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Kune Kune pigs are delightfully friendly little pigs, originally kept by the Maoris of New Zealand for their meat, Kune means 'fat and round' in Maori! In the 1970's they came extremely close to extinction, and had it not been for two wildlife park owners (Michael Willis and John Simster), they would have died out altogether. These two men bought every Kune Kune they could find in New Zealand, amounting to only 18 pigs, and bred from this stock to revive the breed that is now in great demand. 

Kune Kunes almost always have a placid temperament, are easy to handle, good mothers and are always pleased to see you. Pigs are also very intelligent animals, we have trained ours to sit for apple treats and they come running when called. They are grazing animals and are not as large as most pig breeds, they rarely reach over 30" high or 220llbs in weight so are an ideal smallholders or first time pig keepers pig.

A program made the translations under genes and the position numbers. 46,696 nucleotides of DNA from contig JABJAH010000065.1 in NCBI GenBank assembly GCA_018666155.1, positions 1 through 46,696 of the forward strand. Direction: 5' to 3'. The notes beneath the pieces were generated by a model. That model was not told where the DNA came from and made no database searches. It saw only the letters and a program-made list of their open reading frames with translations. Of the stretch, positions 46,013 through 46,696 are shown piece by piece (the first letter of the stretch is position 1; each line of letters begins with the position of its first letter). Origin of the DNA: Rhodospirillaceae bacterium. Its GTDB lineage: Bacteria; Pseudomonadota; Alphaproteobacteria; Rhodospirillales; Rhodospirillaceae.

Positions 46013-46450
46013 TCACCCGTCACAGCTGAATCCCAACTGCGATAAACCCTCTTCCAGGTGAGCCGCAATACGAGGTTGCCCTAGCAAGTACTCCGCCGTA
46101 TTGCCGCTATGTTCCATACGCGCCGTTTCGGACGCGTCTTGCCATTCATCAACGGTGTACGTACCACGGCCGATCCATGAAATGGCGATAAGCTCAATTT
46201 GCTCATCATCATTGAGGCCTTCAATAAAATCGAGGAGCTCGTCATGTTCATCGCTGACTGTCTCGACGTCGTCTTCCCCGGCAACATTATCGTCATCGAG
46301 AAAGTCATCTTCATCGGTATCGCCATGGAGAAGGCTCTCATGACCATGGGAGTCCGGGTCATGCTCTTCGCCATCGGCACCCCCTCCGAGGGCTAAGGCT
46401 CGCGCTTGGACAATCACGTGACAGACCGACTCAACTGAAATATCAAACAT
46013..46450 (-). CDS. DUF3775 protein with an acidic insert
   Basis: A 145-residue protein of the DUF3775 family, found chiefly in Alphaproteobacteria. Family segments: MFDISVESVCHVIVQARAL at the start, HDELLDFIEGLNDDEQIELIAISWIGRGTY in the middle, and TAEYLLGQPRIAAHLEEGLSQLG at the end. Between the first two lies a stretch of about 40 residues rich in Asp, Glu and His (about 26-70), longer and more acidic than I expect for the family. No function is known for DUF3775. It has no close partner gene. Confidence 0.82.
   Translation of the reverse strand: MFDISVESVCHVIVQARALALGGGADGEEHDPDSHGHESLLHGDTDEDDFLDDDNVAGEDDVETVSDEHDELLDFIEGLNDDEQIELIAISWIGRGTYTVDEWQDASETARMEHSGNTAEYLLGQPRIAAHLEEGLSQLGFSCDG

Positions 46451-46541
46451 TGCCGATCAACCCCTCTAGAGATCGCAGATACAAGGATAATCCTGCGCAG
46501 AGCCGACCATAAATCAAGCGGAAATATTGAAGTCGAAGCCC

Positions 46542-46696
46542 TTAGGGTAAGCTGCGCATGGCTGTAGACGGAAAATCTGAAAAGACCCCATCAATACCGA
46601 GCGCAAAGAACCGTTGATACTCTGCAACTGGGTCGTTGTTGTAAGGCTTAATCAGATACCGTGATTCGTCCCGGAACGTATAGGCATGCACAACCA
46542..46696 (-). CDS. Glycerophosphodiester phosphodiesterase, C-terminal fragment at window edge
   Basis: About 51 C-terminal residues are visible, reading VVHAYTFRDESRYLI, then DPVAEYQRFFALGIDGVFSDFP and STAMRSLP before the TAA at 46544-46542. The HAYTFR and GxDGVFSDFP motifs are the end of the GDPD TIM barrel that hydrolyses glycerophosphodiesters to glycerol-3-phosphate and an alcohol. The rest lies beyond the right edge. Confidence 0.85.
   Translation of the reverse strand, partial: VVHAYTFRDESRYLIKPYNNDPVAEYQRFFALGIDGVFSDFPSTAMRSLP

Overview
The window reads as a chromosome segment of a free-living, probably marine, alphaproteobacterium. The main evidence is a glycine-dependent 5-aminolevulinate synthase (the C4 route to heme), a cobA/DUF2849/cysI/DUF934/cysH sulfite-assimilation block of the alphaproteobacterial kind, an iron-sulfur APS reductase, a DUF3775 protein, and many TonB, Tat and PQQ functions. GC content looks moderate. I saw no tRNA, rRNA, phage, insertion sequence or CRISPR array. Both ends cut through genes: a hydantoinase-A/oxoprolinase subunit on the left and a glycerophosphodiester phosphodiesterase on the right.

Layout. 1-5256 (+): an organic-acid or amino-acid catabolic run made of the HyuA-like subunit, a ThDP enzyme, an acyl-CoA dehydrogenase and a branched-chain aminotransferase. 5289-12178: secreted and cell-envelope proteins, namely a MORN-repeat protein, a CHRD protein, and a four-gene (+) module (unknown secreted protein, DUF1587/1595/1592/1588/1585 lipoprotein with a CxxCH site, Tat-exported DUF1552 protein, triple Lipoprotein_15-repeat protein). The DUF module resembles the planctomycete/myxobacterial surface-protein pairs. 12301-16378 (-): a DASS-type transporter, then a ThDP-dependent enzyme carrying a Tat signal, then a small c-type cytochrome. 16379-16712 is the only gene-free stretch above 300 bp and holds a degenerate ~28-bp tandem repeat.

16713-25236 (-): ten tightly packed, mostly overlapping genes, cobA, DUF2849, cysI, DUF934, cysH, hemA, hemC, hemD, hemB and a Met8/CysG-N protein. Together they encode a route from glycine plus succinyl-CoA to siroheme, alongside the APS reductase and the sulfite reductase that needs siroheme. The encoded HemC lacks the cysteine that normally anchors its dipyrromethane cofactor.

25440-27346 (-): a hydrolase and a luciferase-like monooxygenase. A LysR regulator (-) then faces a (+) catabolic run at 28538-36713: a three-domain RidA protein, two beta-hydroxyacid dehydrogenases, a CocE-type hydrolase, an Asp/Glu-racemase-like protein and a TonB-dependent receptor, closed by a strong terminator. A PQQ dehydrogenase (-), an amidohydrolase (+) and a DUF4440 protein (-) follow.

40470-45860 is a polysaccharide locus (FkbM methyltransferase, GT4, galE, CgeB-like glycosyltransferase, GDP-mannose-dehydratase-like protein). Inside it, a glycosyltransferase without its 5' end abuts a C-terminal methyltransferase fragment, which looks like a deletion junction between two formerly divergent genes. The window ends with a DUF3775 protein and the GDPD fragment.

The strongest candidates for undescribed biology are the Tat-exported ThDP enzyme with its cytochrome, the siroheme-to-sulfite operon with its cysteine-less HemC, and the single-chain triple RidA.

They can be covered from snout to trotter in long, thick hair, which can be straight, wavy or curly, and which ranges in colour from black, through brown, ginger, cream and white. 

Their build comes somewhere in-between the heavy-set commercial meat pig (such as the Cumberland or Lincolnshire) and the short pot-bellies, such as the Vietnamese variety. They have a medium-sized head, usually with semi lop ears and a thick snout. One unusual feature, found in both the boars and the gilts, are the Piri Piris - two fleshy tassels that dangle underneath the chin. 


Information about the history of Kune Kunes is reproduced with kind permission from The Kune Kune Society


Peggy as a piglet.


Pigging out at Christmas


Florence on safari

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